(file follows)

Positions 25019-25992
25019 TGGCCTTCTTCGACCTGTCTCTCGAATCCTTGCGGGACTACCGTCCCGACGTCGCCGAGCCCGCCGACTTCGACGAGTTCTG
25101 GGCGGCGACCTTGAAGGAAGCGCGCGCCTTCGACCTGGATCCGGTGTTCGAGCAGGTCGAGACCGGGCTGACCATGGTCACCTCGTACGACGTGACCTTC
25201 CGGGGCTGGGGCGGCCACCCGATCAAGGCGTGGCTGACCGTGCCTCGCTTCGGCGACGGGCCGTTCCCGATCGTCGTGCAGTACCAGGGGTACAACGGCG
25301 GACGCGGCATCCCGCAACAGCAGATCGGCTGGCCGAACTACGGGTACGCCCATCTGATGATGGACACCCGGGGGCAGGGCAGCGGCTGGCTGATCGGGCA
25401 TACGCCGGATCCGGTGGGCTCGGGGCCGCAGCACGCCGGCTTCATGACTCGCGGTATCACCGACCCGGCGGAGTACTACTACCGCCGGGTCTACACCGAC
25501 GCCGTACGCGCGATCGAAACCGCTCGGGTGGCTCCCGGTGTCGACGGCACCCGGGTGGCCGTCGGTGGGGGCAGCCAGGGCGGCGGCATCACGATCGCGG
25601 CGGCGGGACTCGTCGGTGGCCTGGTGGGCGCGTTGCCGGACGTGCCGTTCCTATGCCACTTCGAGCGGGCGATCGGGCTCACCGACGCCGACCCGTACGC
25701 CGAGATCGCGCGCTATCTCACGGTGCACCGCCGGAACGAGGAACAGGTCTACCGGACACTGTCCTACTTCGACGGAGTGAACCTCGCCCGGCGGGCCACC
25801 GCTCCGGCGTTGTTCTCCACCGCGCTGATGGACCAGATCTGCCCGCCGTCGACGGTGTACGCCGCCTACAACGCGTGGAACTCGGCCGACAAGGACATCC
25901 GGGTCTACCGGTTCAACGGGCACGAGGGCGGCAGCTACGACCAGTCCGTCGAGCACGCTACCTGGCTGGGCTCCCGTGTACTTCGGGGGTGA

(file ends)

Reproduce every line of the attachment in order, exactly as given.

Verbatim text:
Positions 25019-25992
25019 TGGCCTTCTTCGACCTGTCTCTCGAATCCTTGCGGGACTACCGTCCCGACGTCGCCGAGCCCGCCGACTTCGACGAGTTCTG
25101 GGCGGCGACCTTGAAGGAAGCGCGCGCCTTCGACCTGGATCCGGTGTTCGAGCAGGTCGAGACCGGGCTGACCATGGTCACCTCGTACGACGTGACCTTC
25201 CGGGGCTGGGGCGGCCACCCGATCAAGGCGTGGCTGACCGTGCCTCGCTTCGGCGACGGGCCGTTCCCGATCGTCGTGCAGTACCAGGGGTACAACGGCG
25301 GACGCGGCATCCCGCAACAGCAGATCGGCTGGCCGAACTACGGGTACGCCCATCTGATGATGGACACCCGGGGGCAGGGCAGCGGCTGGCTGATCGGGCA
25401 TACGCCGGATCCGGTGGGCTCGGGGCCGCAGCACGCCGGCTTCATGACTCGCGGTATCACCGACCCGGCGGAGTACTACTACCGCCGGGTCTACACCGAC
25501 GCCGTACGCGCGATCGAAACCGCTCGGGTGGCTCCCGGTGTCGACGGCACCCGGGTGGCCGTCGGTGGGGGCAGCCAGGGCGGCGGCATCACGATCGCGG
25601 CGGCGGGACTCGTCGGTGGCCTGGTGGGCGCGTTGCCGGACGTGCCGTTCCTATGCCACTTCGAGCGGGCGATCGGGCTCACCGACGCCGACCCGTACGC
25701 CGAGATCGCGCGCTATCTCACGGTGCACCGCCGGAACGAGGAACAGGTCTACCGGACACTGTCCTACTTCGACGGAGTGAACCTCGCCCGGCGGGCCACC
25801 GCTCCGGCGTTGTTCTCCACCGCGCTGATGGACCAGATCTGCCCGCCGTCGACGGTGTACGCCGCCTACAACGCGTGGAACTCGGCCGACAAGGACATCC
25901 GGGTCTACCGGTTCAACGGGCACGAGGGCGGCAGCTACGACCAGTCCGTCGAGCACGCTACCTGGCTGGGCTCCCGTGTACTTCGGGGGTGA